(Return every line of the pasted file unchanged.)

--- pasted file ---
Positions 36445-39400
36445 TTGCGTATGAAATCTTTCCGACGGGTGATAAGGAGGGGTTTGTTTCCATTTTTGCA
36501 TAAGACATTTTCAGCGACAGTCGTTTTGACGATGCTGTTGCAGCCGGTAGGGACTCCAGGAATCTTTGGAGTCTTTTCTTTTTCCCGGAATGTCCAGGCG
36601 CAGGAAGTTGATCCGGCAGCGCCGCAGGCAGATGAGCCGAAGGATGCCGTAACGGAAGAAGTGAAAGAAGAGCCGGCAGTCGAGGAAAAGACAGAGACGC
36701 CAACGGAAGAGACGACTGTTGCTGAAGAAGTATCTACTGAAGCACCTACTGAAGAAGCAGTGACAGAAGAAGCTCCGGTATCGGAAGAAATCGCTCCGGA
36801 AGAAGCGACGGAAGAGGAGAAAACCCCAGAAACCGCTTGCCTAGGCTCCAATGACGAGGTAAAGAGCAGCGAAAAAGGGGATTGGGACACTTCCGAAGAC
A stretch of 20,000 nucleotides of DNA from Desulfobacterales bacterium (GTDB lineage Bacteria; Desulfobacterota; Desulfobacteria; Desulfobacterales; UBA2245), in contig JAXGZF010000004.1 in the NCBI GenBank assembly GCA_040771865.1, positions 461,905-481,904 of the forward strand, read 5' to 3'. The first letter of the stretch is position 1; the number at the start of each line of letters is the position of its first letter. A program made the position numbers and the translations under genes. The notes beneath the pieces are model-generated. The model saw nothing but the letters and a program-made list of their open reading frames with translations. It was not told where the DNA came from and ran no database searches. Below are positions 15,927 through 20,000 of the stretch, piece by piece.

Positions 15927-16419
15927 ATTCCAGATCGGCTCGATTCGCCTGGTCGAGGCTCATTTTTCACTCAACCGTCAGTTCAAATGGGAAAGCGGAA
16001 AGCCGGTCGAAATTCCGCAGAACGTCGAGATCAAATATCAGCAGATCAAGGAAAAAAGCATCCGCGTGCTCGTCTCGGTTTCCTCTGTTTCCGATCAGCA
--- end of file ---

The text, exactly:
Positions 36445-39400
36445 TTGCGTATGAAATCTTTCCGACGGGTGATAAGGAGGGGTTTGTTTCCATTTTTGCA
36501 TAAGACATTTTCAGCGACAGTCGTTTTGACGATGCTGTTGCAGCCGGTAGGGACTCCAGGAATCTTTGGAGTCTTTTCTTTTTCCCGGAATGTCCAGGCG
36601 CAGGAAGTTGATCCGGCAGCGCCGCAGGCAGATGAGCCGAAGGATGCCGTAACGGAAGAAGTGAAAGAAGAGCCGGCAGTCGAGGAAAAGACAGAGACGC
36701 CAACGGAAGAGACGACTGTTGCTGAAGAAGTATCTACTGAAGCACCTACTGAAGAAGCAGTGACAGAAGAAGCTCCGGTATCGGAAGAAATCGCTCCGGA
36801 AGAAGCGACGGAAGAGGAGAAAACCCCAGAAACCGCTTGCCTAGGCTCCAATGACGAGGTAAAGAGCAGCGAAAAAGGGGATTGGGACACTTCCGAAGAC
A stretch of 20,000 nucleotides of DNA from Desulfobacterales bacterium (GTDB lineage Bacteria; Desulfobacterota; Desulfobacteria; Desulfobacterales; UBA2245), in contig JAXGZF010000004.1 in the NCBI GenBank assembly GCA_040771865.1, positions 461,905-481,904 of the forward strand, read 5' to 3'. The first letter of the stretch is position 1; the number at the start of each line of letters is the position of its first letter. A program made the position numbers and the translations under genes. The notes beneath the pieces are model-generated. The model saw nothing but the letters and a program-made list of their open reading frames with translations. It was not told where the DNA came from and ran no database searches. Below are positions 15,927 through 20,000 of the stretch, piece by piece.

Positions 15927-16419
15927 ATTCCAGATCGGCTCGATTCGCCTGGTCGAGGCTCATTTTTCACTCAACCGTCAGTTCAAATGGGAAAGCGGAA
16001 AGCCGGTCGAAATTCCGCAGAACGTCGAGATCAAATATCAGCAGATCAAGGAAAAAAGCATCCGCGTGCTCGTCTCGGTTTCCTCTGTTTCCGATCAGCA